Eustress vs. distress – stress isn’t the enemy

I find it sort of funny when I hear about stress reduction programs and approaches out there that are focused on reducing stress in our lives.  It’s sort of impossible to get rid of stress or even reduce the potential for outside events to bring stress into our lives.  We just don’t have control over so much.  The only thing we have control over is our reactions to stressful events.

So instead of thinking of stress reduction and vilifying this big ubiquitous thing we call stress we can shift our paradigm to a stress reactivity approach.  We can sort of try to make friends with stress, invite it into our consciousness, listen to what it’s telling us about ourselves and our struggles and then work on building the internal and external muscles that allow us to react to stress in a more adaptive way instead of maladapative.  This approach has the potential to take any type of stress and shift it into something more beneficial to us.  Again, these ideas I pontificate about seem so oversimplified I know yet so much more complicated.  Yet, I feel like we need to work on a paradigm shift and go macro to micro.

Eustress is a term coined by endocrinologist Hans Selye. The word eustress consists of two parts. The prefix eu- derives from the Greek word meaning either “well” or “good.” When attached to the word stress, it literally means “good stress”.


So the question is how can we take ‘stress’ and find ways to shift it, as much as we can, into eustress?

Well it might help to look at becoming more stress resilient.  Building resiliency is a complex endeavor but it often requires us to actually FEEL the stress we are currently under instead of dissociating from it.  Sometimes we have to fully experience our discomfort before we feel motivated to change.

Stress tolerance is the power to endure stress. If you feel stress, lose against or not all depends on your stress tolerance. A person’s tolerance to stress is not only different according to the person but is also influenced by time and condition. So tolerance to stress may differ largely to the same person according to the time and condition in which it is experienced. Mainly, the personality and physique, environment and condition change the strengh of tolerance to stress. Taken from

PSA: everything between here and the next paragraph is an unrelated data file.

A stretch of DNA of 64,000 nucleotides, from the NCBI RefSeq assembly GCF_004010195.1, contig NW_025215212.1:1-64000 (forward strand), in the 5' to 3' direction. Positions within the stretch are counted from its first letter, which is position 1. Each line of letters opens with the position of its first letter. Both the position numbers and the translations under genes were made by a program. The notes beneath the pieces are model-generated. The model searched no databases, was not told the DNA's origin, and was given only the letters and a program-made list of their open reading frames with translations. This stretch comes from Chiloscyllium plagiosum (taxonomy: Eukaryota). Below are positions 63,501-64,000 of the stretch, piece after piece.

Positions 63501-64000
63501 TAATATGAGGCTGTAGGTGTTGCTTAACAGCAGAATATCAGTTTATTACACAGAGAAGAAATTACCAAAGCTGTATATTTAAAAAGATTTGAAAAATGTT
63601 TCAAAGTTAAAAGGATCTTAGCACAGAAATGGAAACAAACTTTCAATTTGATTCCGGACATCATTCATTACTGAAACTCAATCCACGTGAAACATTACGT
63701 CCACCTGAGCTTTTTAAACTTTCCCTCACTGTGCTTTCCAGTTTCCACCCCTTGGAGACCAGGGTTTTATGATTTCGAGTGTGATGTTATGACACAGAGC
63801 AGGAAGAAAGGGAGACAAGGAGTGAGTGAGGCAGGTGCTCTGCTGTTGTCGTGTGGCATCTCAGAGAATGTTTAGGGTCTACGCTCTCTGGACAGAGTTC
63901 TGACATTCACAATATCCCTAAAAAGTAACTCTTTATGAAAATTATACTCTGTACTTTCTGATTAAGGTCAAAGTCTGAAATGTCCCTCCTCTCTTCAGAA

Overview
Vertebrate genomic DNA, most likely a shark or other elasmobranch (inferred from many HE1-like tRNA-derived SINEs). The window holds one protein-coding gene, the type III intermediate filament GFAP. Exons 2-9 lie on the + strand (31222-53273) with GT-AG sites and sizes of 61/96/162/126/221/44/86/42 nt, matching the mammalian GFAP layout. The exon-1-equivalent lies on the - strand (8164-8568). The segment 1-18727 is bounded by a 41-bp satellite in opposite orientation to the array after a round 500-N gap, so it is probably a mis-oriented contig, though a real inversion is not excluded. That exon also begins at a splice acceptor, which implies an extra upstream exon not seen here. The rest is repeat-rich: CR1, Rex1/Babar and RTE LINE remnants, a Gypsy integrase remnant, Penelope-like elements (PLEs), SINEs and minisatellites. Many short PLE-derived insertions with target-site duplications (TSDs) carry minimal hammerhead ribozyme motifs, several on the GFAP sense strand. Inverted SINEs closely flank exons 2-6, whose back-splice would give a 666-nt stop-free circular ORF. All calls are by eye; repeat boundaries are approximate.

For example, many people hope to feel better immediately after starting a meditation program.  However, the journey to a more focused and resilient mind often requires travelling through a lot of ‘waking up’ and discomfort before we get to the other side.  The lack of immediate relief is what makes people drop meditation programs.  We will not feel ‘better’ for some time.

Or when people start moving again and building physical resilience, it doesn’t always feel good at first.  Sometimes, we have to become aware of how we aren’t feeling strong or experience the pain and inflammation in our bodies before we can get to the other side.  And sometimes we need to be kind to ourselves and accept that we will get totally overloaded sometimes and we need to try to be gentle with ourselves to return to better equilibrium.

I think a leap of faith and support is central.  I know I’m blessed with much support and increasing faith in my personal change process.  I would flounder without both of these.  Thank you universe and those people in my life I can lean on.  Trusting in a process that will help become more emotionally and physically resilient is central and allowing ourselves to not feel the benefits right away and travel through some guck is essential.  This resistance at the beginning of committing to changing the way we respond to stress is the first test of our desire to become more of a master of our lives and futures.

Much love,